A Queen's baton relay runner has campaigned against the practice of capital punishment in Commonwealth countries.
Father Peter Norden was supported by a group of silent protesters as he ran through inner-city Melbourne this afternoon.
The protesters held red placards with the words "Shame Singapore Shame" as Father Norden went past.
Father Norden, who campaigned against Singapore's hanging of convicted drug trafficker Van Nyugen last year, has rejected criticism of the protest.
He says the Commonwealth Games baton relay is an appropriate place to champion his cause.
"Thirty-five of the 37 Commonwealth countries that have capital punishment still put a noose around people's necks," he said.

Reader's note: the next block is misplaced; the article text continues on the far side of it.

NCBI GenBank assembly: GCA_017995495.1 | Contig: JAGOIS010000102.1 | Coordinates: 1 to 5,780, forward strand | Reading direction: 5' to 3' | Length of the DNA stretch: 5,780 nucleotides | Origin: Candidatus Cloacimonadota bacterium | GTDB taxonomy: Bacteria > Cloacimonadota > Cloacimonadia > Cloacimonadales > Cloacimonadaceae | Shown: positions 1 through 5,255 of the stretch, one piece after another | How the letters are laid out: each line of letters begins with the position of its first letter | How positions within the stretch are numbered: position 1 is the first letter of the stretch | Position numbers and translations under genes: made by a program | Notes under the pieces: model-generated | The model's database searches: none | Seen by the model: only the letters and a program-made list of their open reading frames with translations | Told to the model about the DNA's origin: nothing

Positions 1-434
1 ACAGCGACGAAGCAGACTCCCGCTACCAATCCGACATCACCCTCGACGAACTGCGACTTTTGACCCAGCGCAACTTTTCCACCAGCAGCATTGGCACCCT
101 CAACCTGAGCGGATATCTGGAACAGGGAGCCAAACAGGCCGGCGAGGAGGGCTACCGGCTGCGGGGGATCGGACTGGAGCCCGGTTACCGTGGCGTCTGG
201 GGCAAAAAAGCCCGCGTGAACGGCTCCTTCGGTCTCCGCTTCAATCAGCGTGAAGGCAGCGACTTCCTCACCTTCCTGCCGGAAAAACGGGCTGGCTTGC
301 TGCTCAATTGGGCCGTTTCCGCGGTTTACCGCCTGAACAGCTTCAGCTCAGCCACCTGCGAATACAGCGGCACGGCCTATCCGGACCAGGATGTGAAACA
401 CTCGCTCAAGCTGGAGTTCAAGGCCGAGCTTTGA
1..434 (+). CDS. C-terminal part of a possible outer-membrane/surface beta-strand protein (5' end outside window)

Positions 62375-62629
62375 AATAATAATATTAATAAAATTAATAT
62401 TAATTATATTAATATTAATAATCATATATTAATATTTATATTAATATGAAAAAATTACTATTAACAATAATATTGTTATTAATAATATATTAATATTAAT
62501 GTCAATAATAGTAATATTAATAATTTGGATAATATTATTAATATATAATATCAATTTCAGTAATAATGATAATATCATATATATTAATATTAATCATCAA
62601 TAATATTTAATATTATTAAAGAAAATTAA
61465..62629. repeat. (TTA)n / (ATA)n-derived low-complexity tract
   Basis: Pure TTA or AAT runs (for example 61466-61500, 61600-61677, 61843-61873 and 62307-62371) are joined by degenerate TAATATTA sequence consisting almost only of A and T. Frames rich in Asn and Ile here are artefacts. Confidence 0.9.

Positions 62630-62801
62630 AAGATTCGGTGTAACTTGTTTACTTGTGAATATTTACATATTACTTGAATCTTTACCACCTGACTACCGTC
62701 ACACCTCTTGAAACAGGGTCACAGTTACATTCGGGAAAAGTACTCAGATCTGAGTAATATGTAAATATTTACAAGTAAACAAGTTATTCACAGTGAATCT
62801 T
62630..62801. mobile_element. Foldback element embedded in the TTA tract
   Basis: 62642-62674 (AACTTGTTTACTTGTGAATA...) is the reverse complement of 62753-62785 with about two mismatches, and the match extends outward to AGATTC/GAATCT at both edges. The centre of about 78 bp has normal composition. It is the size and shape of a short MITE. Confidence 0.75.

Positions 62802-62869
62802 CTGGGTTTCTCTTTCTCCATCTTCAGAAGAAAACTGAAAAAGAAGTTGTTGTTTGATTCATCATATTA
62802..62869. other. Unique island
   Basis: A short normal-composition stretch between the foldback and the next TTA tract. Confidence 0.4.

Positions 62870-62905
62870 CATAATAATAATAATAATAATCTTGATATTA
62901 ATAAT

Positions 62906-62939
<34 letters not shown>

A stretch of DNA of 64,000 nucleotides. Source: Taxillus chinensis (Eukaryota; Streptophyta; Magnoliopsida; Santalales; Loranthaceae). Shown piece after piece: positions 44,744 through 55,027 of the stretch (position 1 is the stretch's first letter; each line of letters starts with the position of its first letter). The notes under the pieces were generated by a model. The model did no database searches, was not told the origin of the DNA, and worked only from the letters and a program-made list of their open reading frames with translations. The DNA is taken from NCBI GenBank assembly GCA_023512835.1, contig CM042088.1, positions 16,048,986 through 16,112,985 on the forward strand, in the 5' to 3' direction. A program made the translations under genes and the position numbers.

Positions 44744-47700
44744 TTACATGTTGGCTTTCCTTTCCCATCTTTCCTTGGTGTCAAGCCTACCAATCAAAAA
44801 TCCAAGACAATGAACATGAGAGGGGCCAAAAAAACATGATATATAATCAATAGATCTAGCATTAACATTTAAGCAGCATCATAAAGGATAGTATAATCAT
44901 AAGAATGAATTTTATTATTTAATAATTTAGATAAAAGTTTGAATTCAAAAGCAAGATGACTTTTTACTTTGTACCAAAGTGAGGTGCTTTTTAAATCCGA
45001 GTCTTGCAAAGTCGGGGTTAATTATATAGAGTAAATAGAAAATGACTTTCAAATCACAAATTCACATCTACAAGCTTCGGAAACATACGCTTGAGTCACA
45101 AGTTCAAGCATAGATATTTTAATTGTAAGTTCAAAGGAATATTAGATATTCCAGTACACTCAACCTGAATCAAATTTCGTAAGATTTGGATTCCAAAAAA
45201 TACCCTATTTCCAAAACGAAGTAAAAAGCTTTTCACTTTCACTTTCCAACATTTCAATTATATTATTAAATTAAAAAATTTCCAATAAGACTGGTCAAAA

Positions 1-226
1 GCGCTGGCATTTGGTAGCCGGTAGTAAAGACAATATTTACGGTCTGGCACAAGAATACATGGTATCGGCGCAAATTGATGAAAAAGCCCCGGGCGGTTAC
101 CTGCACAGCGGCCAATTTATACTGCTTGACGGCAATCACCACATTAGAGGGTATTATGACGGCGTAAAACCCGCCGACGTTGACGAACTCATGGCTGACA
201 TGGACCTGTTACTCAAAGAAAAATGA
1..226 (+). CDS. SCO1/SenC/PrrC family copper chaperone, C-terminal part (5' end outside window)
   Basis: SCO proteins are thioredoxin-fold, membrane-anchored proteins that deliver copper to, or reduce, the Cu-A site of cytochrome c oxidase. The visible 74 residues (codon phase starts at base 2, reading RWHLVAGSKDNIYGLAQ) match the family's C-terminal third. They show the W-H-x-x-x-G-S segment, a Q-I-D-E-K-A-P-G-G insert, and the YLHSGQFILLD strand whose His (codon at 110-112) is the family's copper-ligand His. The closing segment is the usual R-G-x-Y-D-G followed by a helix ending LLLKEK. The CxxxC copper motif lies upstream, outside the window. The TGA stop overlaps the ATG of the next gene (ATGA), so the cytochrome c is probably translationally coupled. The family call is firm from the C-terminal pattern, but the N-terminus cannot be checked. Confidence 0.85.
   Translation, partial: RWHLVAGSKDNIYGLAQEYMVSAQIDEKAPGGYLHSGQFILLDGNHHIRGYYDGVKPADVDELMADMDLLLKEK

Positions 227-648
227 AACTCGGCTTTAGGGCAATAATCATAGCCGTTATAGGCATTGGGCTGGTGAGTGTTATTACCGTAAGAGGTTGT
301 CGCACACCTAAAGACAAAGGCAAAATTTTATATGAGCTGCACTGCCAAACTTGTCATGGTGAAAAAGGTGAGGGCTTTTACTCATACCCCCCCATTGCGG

"We don't believe that in a civilised society that this practice should continue."
He has compared the protest to the Queen's campaign against AIDS and says the Commonwealth Games is an appropriate place to raise the issue.
But Commonwealth Games Minister Justin Madden says the baton relay is not the appropriate event to champion other causes.
"If anyone individual purports to use it for any other message that's disappointing," he said.
"But we still maintain that the baton is about the goodwill of the Commonwealth, the Queen's message and the opportunity for those unsung heroes to carry the baton."
14 Mar 2006
Protesters take part in Queen's baton relay